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Evaluation of Mycobacterium avium subsp. paratuberculosis survival during the manufacturing process of Italian raw milk hard cheeses (Parmigiano Reggiano and Grana Padano)

Cammi, G., Ricchi, M., Galiero, A., Daminelli, P., Cosciani-Cunico, E., Dalzini, E., Losio, M.N., Savi, R., Cerutti, G., Garbarino, C., Leo, S., Arrigoni, N.
International journal of food microbiology 2019 v.305 pp. 108247
Grana cheese, Mycobacterium avium subsp. paratuberculosis, cheese industry, cheese ripening, creaming, detection limit, etiology, hard cheeses, heat, human diseases, paratuberculosis, pasteurization, raw milk, ruminants, salting, skim milk, viability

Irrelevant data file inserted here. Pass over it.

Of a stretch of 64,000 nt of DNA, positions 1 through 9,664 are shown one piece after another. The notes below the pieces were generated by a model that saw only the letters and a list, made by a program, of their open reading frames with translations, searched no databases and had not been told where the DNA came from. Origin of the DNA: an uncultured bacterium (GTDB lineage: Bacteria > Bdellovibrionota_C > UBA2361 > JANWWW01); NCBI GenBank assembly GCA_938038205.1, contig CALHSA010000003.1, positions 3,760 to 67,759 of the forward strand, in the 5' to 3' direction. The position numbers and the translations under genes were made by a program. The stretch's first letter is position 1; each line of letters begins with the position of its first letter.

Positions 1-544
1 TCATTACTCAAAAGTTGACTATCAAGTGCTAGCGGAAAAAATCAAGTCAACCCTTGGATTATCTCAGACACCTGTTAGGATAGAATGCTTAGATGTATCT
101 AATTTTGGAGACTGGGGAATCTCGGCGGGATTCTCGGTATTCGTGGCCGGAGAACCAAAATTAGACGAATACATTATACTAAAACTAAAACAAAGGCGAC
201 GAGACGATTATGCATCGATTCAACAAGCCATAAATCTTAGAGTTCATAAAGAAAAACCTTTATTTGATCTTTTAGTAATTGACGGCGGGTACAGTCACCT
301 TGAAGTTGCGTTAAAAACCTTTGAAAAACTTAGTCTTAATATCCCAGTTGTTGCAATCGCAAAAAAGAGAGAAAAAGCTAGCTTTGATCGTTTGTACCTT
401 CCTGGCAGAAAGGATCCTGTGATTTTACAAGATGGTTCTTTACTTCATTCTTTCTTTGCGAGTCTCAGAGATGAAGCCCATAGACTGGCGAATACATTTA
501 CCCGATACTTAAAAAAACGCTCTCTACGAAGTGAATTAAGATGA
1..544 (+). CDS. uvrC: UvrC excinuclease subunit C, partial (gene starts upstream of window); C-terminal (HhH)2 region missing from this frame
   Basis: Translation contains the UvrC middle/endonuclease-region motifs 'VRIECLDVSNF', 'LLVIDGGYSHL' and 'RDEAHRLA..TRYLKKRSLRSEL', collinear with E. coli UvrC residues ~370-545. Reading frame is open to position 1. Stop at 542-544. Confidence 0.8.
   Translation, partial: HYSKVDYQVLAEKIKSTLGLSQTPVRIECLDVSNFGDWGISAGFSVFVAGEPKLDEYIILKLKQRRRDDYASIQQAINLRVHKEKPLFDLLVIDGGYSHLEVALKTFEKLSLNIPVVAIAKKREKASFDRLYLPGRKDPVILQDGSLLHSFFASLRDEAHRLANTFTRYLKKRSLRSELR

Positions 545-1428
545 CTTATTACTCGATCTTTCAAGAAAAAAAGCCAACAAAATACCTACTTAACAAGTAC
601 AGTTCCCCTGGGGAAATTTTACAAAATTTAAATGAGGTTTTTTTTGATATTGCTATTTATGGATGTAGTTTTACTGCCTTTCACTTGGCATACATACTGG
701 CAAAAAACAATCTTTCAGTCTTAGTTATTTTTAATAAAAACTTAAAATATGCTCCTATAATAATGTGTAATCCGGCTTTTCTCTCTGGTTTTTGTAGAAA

Mycobacterium avium subsp. paratuberculosis (MAP), the agent of paratuberculosis in ruminants, is suspected to be involved in the aetiology of some human diseases. Notably, the consumption of milk and dairy products is considered to be the main route of human exposure to MAP because of its ability to survive during pasteurization and manufacturing processes. The aim of this study was to investigate, through a microbiological challenge test, the survival of MAP during the manufacturing and ripening period of two Italian hard cheeses, Parmigiano Reggiano and Grana Padano, made from raw bovine milk. The challenge test was performed in two different phases: the creaming phase and the manufacturing phase.The creaming phase, which is the first step of cheese production, was reproduced in the laboratory employing raw cow's milk spiked with a MAP reference strain at a final concentration of 5.58 log10 CFU/mL. After the creaming at 18 °C and 27 °C for 12 h, a decrease of 0.80 log10 and 0.77 log10 was observed in partially skimmed milk, respectively.In the second phase, two batches of raw cow's milk (1000 L each) were inoculated with MAP reference and wild strains, respectively. Then, the entire manufacturing process for Parmigiano Reggiano and Grana Padano, both of Protective Designation of Origin (PDO), was reproduced in an experimental cheese factory, starting from a concentration in milk of 5.19 ± 0.01 and 5.28 ± 0.08 log10 CFU/mL of MAP reference and wild strains, respectively. Heating the curd at 53 °C for 20 min did not affect MAP survival, however a significant decrease (p < 0.05) in MAP viability was observed during the moulding phase and after salting in brine, regarding the wild strains and the reference strain, respectively. In addition, a significant decrease was observed during the ripening period, at which time the MAP concentration dropped below the limit of detection from the second and the third month of ripening, for the wild and reference strains, respectively.Taking into account the poor data availability about MAP survival in hard cheeses, this study may improve the knowledge regarding the effect of the cheese manufacturing process on the MAP dynamics, supporting also the safety of traditional raw milk hard cheeses.